Under the multiyear agreements, MCI and Sprint are terminating voice traffic to the PSTN, delivering enhanced 911 service, local number portability and carrying longdistance traffic.

Time Warner Cable was not available for an interview to discuss its partnerships with MCI and Sprint. MCI also was not available for this article.

Sprint executives have been forthcoming about Sprint’s relationships with the cable companies. In addition to the Time Warner Cable pact, Sprint has announced deals with Charter and Mediacom Communications Corp. and confirmed it was in talks with Time Warner Cable to help it offer wireless service. Sprint has struck partnerships with AT&T, ESPN Inc. and others to allow them to deliver branded wireless services over its national network.

“What is absolutely clear is cable companies want that whole package of communications: wireless and wireline, entertainment, data, voice,” says Sprint spokesman Jeff Shafer. “These relationships are much broader than simply providing a pipe.”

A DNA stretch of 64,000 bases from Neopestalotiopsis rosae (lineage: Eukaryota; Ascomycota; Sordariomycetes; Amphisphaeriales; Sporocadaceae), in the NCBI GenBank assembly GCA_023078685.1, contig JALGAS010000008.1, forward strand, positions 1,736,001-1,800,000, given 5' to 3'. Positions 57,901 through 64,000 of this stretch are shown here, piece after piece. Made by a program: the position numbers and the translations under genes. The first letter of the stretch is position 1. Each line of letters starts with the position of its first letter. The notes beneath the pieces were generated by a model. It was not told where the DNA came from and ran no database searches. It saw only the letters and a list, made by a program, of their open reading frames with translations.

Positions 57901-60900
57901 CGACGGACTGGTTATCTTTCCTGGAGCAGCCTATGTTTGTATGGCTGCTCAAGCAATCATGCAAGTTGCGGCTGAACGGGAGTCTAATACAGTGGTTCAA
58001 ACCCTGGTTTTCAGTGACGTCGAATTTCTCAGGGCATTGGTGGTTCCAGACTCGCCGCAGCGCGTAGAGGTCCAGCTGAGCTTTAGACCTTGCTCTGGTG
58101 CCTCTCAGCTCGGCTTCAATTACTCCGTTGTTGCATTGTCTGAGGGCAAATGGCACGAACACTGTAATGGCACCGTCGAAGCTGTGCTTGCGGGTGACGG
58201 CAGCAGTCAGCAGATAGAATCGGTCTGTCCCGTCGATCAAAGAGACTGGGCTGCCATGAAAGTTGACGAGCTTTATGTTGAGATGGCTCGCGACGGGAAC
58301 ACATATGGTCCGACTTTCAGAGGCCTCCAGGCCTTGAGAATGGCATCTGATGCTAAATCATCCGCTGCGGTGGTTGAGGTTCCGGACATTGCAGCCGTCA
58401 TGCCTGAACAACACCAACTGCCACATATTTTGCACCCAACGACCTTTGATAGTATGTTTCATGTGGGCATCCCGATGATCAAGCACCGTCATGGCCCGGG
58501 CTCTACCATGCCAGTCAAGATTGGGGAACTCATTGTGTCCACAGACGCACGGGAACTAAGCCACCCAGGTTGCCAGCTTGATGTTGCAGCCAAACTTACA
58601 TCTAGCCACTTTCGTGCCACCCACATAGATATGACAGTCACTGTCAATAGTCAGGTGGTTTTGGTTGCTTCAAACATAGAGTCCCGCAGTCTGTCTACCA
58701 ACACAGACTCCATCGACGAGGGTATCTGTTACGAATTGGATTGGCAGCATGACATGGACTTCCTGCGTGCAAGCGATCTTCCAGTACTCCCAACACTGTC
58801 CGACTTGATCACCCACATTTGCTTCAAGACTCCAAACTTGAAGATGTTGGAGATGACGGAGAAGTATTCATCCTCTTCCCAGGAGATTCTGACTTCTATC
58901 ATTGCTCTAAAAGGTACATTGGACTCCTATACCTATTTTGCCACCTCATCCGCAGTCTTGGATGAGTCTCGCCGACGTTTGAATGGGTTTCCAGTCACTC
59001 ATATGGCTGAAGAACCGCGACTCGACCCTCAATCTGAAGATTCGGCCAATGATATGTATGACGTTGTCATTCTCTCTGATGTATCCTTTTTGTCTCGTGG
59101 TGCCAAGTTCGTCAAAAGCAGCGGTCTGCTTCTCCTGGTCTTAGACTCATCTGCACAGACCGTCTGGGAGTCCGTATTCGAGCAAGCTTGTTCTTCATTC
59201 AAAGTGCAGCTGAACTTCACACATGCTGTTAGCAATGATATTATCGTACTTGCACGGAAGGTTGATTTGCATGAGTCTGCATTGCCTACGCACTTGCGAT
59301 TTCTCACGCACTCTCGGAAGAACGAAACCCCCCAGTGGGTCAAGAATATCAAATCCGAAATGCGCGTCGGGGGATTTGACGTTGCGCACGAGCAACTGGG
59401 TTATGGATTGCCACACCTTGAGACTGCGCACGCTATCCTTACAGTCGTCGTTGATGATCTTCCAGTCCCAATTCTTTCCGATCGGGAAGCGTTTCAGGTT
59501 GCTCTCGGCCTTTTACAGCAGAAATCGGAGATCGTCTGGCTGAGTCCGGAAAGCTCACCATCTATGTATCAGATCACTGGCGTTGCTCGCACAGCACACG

Adds Shafer: “We’re in discussions with all the major cable companies with how to address wireless.”

A consortium of cable companies is evaluating wireless alternatives, and Comcast is among the interested parties. “From our standpoint, I think we really are in the catbird seat, because with 21.5 million subs, I think any one of the independent wireless operators would be very keen to do something with us,” Comcast Executive Vice President and co-CFO John Alchin said at a Credit Suisse First Boston conference.

The extent to which cable companies outsource their phone requirements can vary widely depending, in part, on their sheer size. Carriers say they have created various services for cable companies, ranging from a specific product like interconnection to the PSTN to a turnkey solution encompassing numerous aspects of the phone business.

“We are seeing some customers outsource elements of their VoIP solution for quick market entry, while others are building a LEC-type replacement for their service,” says Kathryn Morrissey, president of AT&T Global Wholesale, in an e-mail.

Morrissey says “cable companies have always been and continue to be a key market for AT&T,” but she was vague in an e-mail when asked whether AT&T has struck deals similar to the one MCI and Sprint announced with Time Warner Cable.

“AT&T has ongoing relationships with many of the cable companies and continues to deliver services to them, enabling them to offer their customers VoIP service,” Morrissey says.


AT&T Corp.
Charter Communications
Comcast Corp.
Level 3 Communications Inc.
MCI Inc.
Mediacom Communications Corp.
Sprint Corp.
Time Warner Cable
WilTel Communications